Urgent Action outcome: Thirteen federal executions in six months
Three people, including one woman, were executed in the last week of the Trump administration, bringing the total number of federal executions carried out in the last six months to 13. The cases of those executed were tainted by arbitrariness, ineffective legal representation, racial bias, and involved people with severe mental and intellectual disabilities, in violation of international law and standards.
NO FURTHER ACTION IS REQUESTED. MANY THANKS TO ALL WHO SENT APPEALS.
The USA federal government pursued the execution of three people in a week, requesting the USA Supreme Court to lift temporary stays put in place by lower courts to consider critical questions in the cases, as well as whether recent Covid-19 diagnoses for two prisoners would make their executions “cruel and unusual punishment” under the country’s Constitution. After the Court quickly sanctioned them, the executions went ahead – hours after the set execution time – at the Federal Correctional Centre in Terre Haute, Indiana, in violation of restrictions to the use of the death penalty established under international human rights law and standards. Lisa Montgomery was pronounced dead at 1.31am on 13 January. She was the only woman on the US federal death row and the first to be put to death in the USA in 67 years. Her lawyers sought to halt her execution including as she had a severe mental disability and brain damage. Corey Johnson, a Black man, was declared dead at 11.34pm on 14 January. His lawyers highlighted that he had an intellectual disability which was not considered at sentencing and that his trial was tainted by racial stereotypes and disparities. Dustin Higgs was pronounced dead at 1.23 am on 16 January. His lawyers drew attention to the fact that the authorities withdrew evidence about a key state witness which they consider could have resulted in a lesser sentence. In all three cases, the defence teams denounced that the trial juries were not presented with key mitigating evidence of traumatic childhoods, neglect, abuse and violence, including because of ineffective legal counsel and procedural reasons.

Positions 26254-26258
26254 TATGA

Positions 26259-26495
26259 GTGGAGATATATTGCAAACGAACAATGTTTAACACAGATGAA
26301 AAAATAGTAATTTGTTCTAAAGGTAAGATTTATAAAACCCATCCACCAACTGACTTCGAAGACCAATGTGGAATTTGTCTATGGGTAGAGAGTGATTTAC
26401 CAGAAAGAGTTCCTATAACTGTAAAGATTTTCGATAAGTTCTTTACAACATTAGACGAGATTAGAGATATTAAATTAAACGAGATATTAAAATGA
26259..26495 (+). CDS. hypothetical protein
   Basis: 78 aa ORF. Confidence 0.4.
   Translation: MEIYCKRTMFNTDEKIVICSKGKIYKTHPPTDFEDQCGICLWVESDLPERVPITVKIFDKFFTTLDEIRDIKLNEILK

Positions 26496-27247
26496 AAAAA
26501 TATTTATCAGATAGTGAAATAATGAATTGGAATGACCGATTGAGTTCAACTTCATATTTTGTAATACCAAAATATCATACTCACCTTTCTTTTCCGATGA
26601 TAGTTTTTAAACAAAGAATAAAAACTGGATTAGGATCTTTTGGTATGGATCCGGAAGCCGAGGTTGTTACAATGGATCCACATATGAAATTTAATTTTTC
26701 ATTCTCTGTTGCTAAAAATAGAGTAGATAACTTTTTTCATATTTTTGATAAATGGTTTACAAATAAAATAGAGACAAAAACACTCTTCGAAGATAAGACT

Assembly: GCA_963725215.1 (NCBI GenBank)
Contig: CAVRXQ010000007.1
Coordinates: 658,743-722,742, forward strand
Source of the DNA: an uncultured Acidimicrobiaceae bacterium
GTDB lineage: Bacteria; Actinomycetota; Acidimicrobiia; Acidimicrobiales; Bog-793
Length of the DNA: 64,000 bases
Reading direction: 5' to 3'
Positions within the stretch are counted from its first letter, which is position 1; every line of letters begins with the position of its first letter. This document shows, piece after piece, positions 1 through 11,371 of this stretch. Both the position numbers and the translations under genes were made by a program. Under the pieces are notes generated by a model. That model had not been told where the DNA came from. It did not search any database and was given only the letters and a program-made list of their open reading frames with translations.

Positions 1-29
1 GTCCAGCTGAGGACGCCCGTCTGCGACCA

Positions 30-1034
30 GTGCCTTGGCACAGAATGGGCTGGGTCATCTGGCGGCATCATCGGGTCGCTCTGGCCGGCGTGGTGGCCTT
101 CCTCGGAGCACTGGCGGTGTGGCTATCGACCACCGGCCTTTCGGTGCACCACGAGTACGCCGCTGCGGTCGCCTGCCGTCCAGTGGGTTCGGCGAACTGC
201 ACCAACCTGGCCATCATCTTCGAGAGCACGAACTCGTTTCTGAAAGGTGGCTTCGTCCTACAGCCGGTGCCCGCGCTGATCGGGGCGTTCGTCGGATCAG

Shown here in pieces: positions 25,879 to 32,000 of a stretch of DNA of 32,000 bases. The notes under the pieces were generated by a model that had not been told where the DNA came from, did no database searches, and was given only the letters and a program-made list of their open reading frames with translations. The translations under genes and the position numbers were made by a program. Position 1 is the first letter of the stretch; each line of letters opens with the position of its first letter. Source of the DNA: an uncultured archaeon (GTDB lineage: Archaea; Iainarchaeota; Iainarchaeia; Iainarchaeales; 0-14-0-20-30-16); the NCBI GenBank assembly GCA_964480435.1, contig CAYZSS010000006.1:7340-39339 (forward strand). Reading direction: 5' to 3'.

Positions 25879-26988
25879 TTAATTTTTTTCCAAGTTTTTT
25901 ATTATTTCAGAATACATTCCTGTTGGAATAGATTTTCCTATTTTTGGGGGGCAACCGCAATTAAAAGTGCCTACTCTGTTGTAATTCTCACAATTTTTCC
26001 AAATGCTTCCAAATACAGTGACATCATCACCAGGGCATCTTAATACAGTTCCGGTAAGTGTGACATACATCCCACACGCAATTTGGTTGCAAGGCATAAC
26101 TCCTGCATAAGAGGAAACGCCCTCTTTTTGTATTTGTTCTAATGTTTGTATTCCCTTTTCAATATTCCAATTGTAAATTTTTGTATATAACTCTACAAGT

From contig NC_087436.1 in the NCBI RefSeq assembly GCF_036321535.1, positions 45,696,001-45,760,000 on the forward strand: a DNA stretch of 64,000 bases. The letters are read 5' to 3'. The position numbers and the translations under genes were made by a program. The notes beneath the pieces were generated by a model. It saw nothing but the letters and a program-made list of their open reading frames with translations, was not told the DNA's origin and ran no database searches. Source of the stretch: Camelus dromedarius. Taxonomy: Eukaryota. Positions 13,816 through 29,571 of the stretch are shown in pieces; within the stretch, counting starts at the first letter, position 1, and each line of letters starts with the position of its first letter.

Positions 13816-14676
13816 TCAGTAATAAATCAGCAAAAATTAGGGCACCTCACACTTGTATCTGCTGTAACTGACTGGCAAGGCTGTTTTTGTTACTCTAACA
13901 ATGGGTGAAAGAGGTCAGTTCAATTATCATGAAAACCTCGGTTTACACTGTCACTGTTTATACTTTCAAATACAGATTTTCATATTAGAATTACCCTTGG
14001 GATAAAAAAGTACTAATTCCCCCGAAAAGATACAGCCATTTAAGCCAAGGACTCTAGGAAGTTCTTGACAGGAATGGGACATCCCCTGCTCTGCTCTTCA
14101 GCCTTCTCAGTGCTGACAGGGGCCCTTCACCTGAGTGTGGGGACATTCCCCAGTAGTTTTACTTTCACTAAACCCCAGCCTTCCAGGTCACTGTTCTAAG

The conduct of the USA Supreme Court in authorizing the executions was harshly criticized, including by some of its own Justices. Justice Sotomayor wrote in her dissenting opinion in United States v. Dustin John Higgs: “Throughout this expedited spree of executions, this Court has consistently rejected inmates' credible claims for relief.[…] The Court made these weighty decisions in response to emergency applications, with little opportunity for proper briefing and consideration, often in just a few short days or even hours. Very few of these decisions offered any public explanation for their rationale. This is not justice.”
Amnesty International opposes the death penalty unconditionally in all circumstances. As of January 2021, 106 countries have abolished the death penalty for all crimes, and more than two-thirds are abolitionist in law or practice. Figures from US-based Death Penalty Information Center indicate that 1,532 people have been executed in the USA since 1977, including 16 convicted under US federal law; and 174 people have been exonerated from US death rows since 1973.